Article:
Hurricane Harvey slammed into the coast of Texas over the weekend, leaving at least eight dead and thousands displaced in its wake of devastation. While the nation watches, Houston, the fourth-largest city in the U.S., is transforming into an underwater wasteland, with days of rain left to come.

Unlike many other cities in Harvey’s path, Houston did not order evacuations before the storm—the last time a significant hurricane was predicted to hit the city, Rita in 2005, officials ordered citizens to evacuate. According to local newspaper the Chronicle, around 2.5 million people hit the road at the same time, clogging highways for nearly a day. Officials later reported at least 60 people died on the road due to heat conditions and dehydration after being stuck in traffic. The decision to not evacuate this time has left countless residents trapped in flooding homes.

This image and the forecast of what is still to fall.... This is surreal. #HoustonFlood #Harvey

— Matthew Sitkowski (@MattSitkowski) August 27, 2017

Celebrities have sprung into action, like Kevin Hart, who pledged $25,000 and challenged others to donate, to Houston Texans defensive end J.J. Watt, who donated $100,000 and started a fundraiser to assist further. As someone who's frequently called Houston a second home, Drake took to Instagram to make a statement about the historical devastation, which has been called "unprecedented" by the National Weather Service.

"I encourage everyone to do what they can to assist the people of Texas knowing whatever effort you can make to help will go a long way," Drake wrote.

On that note, if you're someone who has the means to help, here's how you can assist:

  • If you live in the Houston area and have a high-water safe boat, you are being asked to immediately help with rescue efforts. 
  • In you're not in the area, you can donate money to the American Red Cross, via its website or by text, to 90999. Apple is also letting users donate to the American Red Cross directly on iTunes and in the App Store.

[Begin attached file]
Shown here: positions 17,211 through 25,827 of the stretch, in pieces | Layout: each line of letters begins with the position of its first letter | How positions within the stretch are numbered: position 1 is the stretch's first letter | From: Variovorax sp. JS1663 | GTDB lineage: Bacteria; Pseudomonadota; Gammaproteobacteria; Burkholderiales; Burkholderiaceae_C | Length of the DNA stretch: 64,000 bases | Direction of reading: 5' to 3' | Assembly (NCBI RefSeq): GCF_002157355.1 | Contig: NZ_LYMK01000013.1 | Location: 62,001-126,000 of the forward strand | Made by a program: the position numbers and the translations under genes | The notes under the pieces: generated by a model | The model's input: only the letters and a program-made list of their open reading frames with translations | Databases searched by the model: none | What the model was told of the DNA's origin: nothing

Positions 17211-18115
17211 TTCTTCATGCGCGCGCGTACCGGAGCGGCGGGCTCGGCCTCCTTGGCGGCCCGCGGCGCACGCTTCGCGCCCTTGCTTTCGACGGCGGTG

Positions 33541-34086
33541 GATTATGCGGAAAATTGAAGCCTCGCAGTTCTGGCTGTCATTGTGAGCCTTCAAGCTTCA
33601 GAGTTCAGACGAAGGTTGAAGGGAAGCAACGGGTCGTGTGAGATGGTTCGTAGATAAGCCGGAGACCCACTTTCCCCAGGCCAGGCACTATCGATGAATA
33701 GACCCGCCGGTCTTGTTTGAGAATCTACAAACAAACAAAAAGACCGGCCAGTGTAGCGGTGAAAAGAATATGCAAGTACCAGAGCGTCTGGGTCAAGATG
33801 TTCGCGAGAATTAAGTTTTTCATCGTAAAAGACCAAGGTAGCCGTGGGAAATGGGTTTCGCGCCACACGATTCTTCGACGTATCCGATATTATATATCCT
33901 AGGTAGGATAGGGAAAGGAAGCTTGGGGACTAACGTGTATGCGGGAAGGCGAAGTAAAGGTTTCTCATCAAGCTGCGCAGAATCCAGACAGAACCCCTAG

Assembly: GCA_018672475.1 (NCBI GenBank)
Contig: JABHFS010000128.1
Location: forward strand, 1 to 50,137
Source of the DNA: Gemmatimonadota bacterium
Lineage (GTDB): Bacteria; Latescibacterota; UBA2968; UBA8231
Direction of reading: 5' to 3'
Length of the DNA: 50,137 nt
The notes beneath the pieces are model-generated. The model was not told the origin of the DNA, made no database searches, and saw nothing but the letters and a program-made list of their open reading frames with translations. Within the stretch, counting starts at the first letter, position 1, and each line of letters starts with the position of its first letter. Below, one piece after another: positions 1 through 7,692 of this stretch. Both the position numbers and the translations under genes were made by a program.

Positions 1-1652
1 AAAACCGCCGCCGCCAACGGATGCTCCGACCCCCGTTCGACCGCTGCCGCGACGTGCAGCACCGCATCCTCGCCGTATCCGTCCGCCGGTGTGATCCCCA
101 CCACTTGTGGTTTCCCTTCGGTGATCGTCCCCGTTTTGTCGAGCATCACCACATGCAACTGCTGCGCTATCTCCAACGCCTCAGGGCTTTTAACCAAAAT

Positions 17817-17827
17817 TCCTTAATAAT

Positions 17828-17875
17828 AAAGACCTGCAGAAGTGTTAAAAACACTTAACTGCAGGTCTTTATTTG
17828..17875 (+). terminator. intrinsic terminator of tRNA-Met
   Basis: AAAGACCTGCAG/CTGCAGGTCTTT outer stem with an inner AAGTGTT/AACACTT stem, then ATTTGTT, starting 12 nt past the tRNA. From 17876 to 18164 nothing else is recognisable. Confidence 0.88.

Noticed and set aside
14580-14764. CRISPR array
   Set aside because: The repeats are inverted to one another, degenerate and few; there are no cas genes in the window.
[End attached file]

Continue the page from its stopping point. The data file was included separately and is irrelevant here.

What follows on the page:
• In addition to money, Red Cross is also seeking blood donations. Carter BloodCare and South Texas Blood and Tissue Center are local organizations in Texas also accepting blood donations. 
  • Americares is delivering relief supplies and working with a local clinic in Houston. You can donate to the Connecticut-based emergency response organization here.
  • All Hands, a nonprofit, has staff on the ground in Texas, and is in contact with emergency management officials. You can give here.
  • Crowdfunding site Global Giving is attempting to raise $2 million for funds that will "exclusively support local relief and recovery efforts from this storm." You can contribute here.
  • Airbnb has launched a site connecting people looking for a place to stay with those who can offer shelter. Anyone who checks in before Sept. 1 will have their lodging fees waived. 
  • United Way of Greater Houston has set up a relief fund that you can access here; the organization's first priority is shelter and basic needs, but it will also be focusing on long-term recovery efforts. 
  • SPCA of Texas, Austin Pets Alive and the San Antonio Humane Society are assisting with sheltering and helping pets affected by Hurricane Harvey. The Humane Society of the United States also has a team on the ground in Houston and affected areas—you can donate to them here.
  • Additional donations for disaster relief can be made to the Texas Diaper Bank, Driscoll Children's Hospital in Corpus Christi and the Salvation Army

The Chronicle has an extensive list of additional ways to donate and assist. 

Before donating to a charity, check in with a charity-monitoring organization like GiveWell, Charity Navigator, Charity Watch, or the Better Business Bureau to ensure they're legit.